Ward is responsible for almost half of the lines in the script. His character, by far, carries the game. If he can't deliver, half of an entire day will have been wasted. He's booked for another four-hour block the next day, but with so many lines to cover, both days were planned to be full. Pobst and Bagnell play it cool, saying kind things and trying not to let their worry show, but the tension rises. There is concern.

Ward settles in the booth, on his stool. Bagnell signals he's ready, and plays some old Fletcher lines to refresh Ward's memory. And then it's time.

Ward clears his throat, takes a deep breath and speaks ... and he's Fletcher.

In an instant, Jim Ward is gone, and the person sitting on that stool, in that booth is inhabiting an almost extra-dimensional plane, channeling the character of Fletcher. Ward perfectly re-creates the character in line after line, one after the other, barely pausing for breath. He's reading one line every few seconds, tearing through the script at an astonishing pace.

At one point, as Ward is ripping through one-line "barks" that will play after certain actions are performed in the game, Pobst leans over and whispers, "It's exactly the same as he performed it eight years ago." And sure enough, after I return home from Burbank I compare the barks recorded in 2014 with the same barks recorded in 2007 for the original game, holding my voice recorder up to the computer. They sound absolutely identical.

At the end of the day, Ward has finished reading the final Fletcher line in the script, plus some extra "available now!" advertising blurbs. He's banged out a total of over 900 lines in just under four hours. The second half-day session won't be required. Ward has landed it.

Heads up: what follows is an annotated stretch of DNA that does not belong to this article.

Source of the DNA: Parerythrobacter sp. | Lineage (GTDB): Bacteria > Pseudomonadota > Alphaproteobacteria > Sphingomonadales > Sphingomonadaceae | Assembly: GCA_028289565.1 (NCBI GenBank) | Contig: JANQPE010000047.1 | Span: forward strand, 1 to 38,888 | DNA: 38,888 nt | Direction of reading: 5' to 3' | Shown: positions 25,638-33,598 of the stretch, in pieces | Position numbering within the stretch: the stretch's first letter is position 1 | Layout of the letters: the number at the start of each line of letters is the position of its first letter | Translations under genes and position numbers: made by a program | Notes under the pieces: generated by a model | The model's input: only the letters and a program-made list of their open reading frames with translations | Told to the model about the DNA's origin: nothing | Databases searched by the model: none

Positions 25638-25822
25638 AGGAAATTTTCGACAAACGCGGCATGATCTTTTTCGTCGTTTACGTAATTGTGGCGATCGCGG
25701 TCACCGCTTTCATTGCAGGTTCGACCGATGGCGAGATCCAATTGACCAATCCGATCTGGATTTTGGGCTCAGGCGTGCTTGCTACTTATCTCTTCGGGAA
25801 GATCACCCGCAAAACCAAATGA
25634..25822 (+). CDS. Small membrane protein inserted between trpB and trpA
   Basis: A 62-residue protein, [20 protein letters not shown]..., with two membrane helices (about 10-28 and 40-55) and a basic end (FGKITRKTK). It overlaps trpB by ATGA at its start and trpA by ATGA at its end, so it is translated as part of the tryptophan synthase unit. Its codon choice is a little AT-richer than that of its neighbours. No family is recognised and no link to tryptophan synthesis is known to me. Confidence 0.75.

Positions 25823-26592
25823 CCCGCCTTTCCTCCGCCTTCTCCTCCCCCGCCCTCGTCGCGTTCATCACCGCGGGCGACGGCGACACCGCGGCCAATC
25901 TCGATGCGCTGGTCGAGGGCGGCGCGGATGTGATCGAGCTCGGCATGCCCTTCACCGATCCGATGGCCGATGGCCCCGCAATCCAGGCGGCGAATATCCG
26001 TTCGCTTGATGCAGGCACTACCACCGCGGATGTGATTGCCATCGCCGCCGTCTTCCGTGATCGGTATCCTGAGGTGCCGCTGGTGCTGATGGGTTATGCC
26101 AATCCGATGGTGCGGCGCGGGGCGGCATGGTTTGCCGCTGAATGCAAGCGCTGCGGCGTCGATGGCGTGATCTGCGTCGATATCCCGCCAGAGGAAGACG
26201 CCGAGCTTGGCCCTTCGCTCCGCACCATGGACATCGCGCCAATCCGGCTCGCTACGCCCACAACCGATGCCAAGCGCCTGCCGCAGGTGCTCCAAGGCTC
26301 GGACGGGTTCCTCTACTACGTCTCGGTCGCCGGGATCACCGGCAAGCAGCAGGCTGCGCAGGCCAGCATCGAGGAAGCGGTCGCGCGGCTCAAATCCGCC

By the end of the next day, almost every single line of dialogue for Defense Grid 2 will have been recorded, except for those of Firefly and Serenity star Alan Tudyk, who was in Australia. He'll have to record another day. Pobst will fly home from LA having completed just another recording session for just another game. Magic, on demand.

Meanwhile, back in Bellevue, Wash. at Hidden Path, the game isn't finished. The voice-overs are just one more piece of the puzzle. Months of writing, weeks of planning and casting, hours of recording, hours yet to be performed of editing and mixing and in the end it will be just one part of what you see and hear when you play the game.

That's voice-over recording, and this is game development. Babykayak

Ward is responsible for almost half of the lines in the script. His character, by far, carries the game. Dg6Jim Ward

Continue to part 10 of this series here.

This story is part of a series covering the development of Defense Grid 2. To read previous installments, please visit the Making of Defense Grid 2 page. This series will continue into mid-2014, the projected launch date for Defense Grid 2.

Images: Hidden Path Entertainment, Polygon